5 Tips On How To Get A Good Night’s Sleep Naturally
I wonder if our ancestors would laugh or be completely baffled as to how as a society we have lost the ability to achieve a restorative sleep, one of the most natural and innate circadian rhythms known to our biology. But a lack of sleep or poor quality sleep is no laughing matter - it is vital to our mental and physical health. 7-9 hours of uninterrupted sleep is considered ideal, plus 30 minutes or less to fall asleep and being able to go back to sleep easily should we wake. One good measure to know if you are getting a restorative sleep is how you feel when you wake up or even as the day goes on.
Sadly, it has become a badge of honour in the West to function off less and less sleep and dare I say seen as lazy to get 8 or more hours? Insomnia and sleep quality issue are increasingly becoming a problem and the research is showing that this correlates with increased risk for diseases such as diabetes, cardiovascular disease, gut issues, mental health issues and Alzheimer’.
But it isn’t all doom and gloom. Our bodies are incredibly forgiving and often I find the solutions for clients’ sleeping difficulties are fairly simple and revolve around two key factors: One, is to promote the ‘rest and digest’ part of the nervous system known as the parasympathetic nervous system. Secondly, to promote and not suppress important hormones and neurotransmitters that help us sleep such as melatonin and adenosine.
So what can you do?
Caffeine. Enjoy that comforting cup of morning coffee (or two) but avoid caffeine later in the day. Whilst caffeine may have wonderful benefits such as increased focus and concentration it is not ideal to consume it after about noon. Caffeine supresses a neurotransmitter called adenosine that gradually increases throughout the day calming our nervous system to prepare us for sleep that night. Caffeine also supresses melatonin, a key player in putting us into a deep restorative sleep, for up to 10 hours. Not a coffee drinker? Be aware that caffeine found in many energy and soda drinks, and in lower doses in chocolate and tea. Alternatives are chicory coffee, herbal teas (careful as green tea has caffeine) or decaf options. Decaf can still contain some caffeine but the amount ranges depending on the brand of the coffee.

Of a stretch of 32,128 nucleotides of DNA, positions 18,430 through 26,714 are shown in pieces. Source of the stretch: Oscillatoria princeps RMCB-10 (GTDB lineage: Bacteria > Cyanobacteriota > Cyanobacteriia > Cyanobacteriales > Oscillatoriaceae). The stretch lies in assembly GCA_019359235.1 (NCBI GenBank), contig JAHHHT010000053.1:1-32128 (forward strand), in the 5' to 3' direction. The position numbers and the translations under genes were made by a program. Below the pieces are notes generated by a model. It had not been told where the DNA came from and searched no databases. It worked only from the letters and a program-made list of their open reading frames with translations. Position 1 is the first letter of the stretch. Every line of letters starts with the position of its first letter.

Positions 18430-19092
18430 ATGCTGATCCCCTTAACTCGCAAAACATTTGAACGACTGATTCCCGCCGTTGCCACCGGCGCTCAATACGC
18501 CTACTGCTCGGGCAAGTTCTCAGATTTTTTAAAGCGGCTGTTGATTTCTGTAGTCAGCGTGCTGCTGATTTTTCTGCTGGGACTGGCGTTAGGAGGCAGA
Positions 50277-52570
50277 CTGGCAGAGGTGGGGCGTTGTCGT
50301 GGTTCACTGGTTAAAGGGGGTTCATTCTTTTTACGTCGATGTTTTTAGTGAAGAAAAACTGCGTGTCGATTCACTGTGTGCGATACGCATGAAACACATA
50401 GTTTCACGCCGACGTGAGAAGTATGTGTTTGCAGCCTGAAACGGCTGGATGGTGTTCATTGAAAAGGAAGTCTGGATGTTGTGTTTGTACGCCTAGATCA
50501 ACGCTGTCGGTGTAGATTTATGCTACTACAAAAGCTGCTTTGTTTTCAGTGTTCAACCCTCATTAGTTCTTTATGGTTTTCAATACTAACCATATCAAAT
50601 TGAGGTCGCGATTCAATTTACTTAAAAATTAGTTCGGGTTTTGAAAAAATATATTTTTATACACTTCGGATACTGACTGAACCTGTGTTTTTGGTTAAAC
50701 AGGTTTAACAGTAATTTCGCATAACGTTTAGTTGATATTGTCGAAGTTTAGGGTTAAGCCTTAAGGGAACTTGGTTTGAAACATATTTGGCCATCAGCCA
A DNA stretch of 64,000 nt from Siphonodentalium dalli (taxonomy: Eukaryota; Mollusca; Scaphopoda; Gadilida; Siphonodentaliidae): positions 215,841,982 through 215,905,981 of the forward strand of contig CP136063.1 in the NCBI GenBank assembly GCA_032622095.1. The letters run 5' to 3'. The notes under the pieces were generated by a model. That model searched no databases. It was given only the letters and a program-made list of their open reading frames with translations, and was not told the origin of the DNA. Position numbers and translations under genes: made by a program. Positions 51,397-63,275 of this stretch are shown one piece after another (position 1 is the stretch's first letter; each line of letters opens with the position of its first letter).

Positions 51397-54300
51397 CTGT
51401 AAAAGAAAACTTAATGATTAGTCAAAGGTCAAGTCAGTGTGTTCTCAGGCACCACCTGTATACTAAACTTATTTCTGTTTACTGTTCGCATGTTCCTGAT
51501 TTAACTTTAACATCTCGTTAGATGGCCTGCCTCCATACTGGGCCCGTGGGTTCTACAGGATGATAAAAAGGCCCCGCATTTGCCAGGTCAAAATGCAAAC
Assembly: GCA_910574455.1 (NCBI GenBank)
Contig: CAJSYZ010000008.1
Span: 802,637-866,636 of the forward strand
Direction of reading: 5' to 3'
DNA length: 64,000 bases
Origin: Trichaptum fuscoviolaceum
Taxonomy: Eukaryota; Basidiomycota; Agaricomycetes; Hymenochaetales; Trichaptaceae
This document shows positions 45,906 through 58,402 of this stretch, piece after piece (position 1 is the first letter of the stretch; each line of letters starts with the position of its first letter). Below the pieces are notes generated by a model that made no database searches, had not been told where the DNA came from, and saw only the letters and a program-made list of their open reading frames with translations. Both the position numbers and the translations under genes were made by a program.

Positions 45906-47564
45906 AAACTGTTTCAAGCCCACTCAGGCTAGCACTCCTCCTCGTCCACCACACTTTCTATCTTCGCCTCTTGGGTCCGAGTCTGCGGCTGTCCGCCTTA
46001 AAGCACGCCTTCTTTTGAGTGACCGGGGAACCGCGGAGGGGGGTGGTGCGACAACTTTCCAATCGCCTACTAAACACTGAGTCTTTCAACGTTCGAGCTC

Eating late and alcohol. I would advise to try and not eat or drink alcohol 2-3 hours before bed. If you must eat within this window make sure it is a lighter meal and consider the addition of foods that help produce melatonin or tryptophan which helps make melatonin. Some of these foods include bananas, morello cherries, oats, rice, peanuts, spinach, turkey and walnuts. Some herbs have high concentrations of melatonin too such as sage. Eating large, heavy meals in the evening time has been associated with higher levels of body fat and also blood sugar dysregulation which could cause cortisol to rise too quickly and result in waking around 2-3am. Did you know just like our sleep/wake cycle our gut also has a natural circadian rhythm? Giving your gut a chance to digest your food before bed frees it up to do what it is meant to do at night; rest and repair itself.
Technology. We all know this by now, but how often do you do it? Put the technology away! Another suppressor of our beloved sleepy hormone melatonin is the blue light emitted from iPhone, iPad and lap tops. The blue light signals to our brain that it is daytime and thus melatonin is suppressed again. This can cause difficultly falling asleep or getting a deep restorative sleep. I recommend putting the technology down 90 minutes before bed but if you must be on your phone there are blue light glasses you can buy that block the blue light from hitting your retina. It is also ideal to have your phone on airplane mode and night if you want to further aid your quality of sleep, if you use it as an alarm the alarm will still work on this setting. One recent study showed that not having your phone switched off or to airplane mode at nighttime actually shortened the time our brain spent in ‘theta and delta’. Theta and delta are deep, slow brain waves that put us into our deepest sleep.
Meditation. Meditation and deep breathing is the quickest way to tell your nervous system that you are safe and it is okay to relax. Deep breaths in the nose allow you to breath deeper and has been shown to lower cortisol levels! Do not under estimate the power of meditation. You would be amazed at what 5 minutes can do for both your sleep, and how less reactive you soon become to stressful situations. Try any way that works for you - calming music or an app many clients of mine have found very useful is Head Space. Just 5 minutes that’s all I ask! . You can find ‘binaural sounds’ on You Tube that have also been shown to induce delta waves, which signal to the brain to go to sleep.
Magnesium. One of my favourite minerals is Magnesium (doesn’t everyone have a favourite mineral?). Magnesium is a mineral that many people are deficient in. Deficiency can be due to medications, chronic stress and less available in soil and vegetables because of industrialised farming methods. Magnesium is found naturally in most nuts and seeds and dark green leafy vegetables. Magnesium is vital for literally 100’s of cellular reactions inside your body, but one of its key roles is keeping the nervous system calm and lowering stress. You can take a relaxing magnesium salts bath (don’t forget some lavender drops and a calming chamomile tea!) or take a supplement of about 400mg an hour before bedtime. There are other ‘magical’ herbs and supplements that can help you become a sleeping beauty but it is best to see a nutritional therapist or other practitioner to find the one specifically suited to you.
Article Written By: Jennifer Still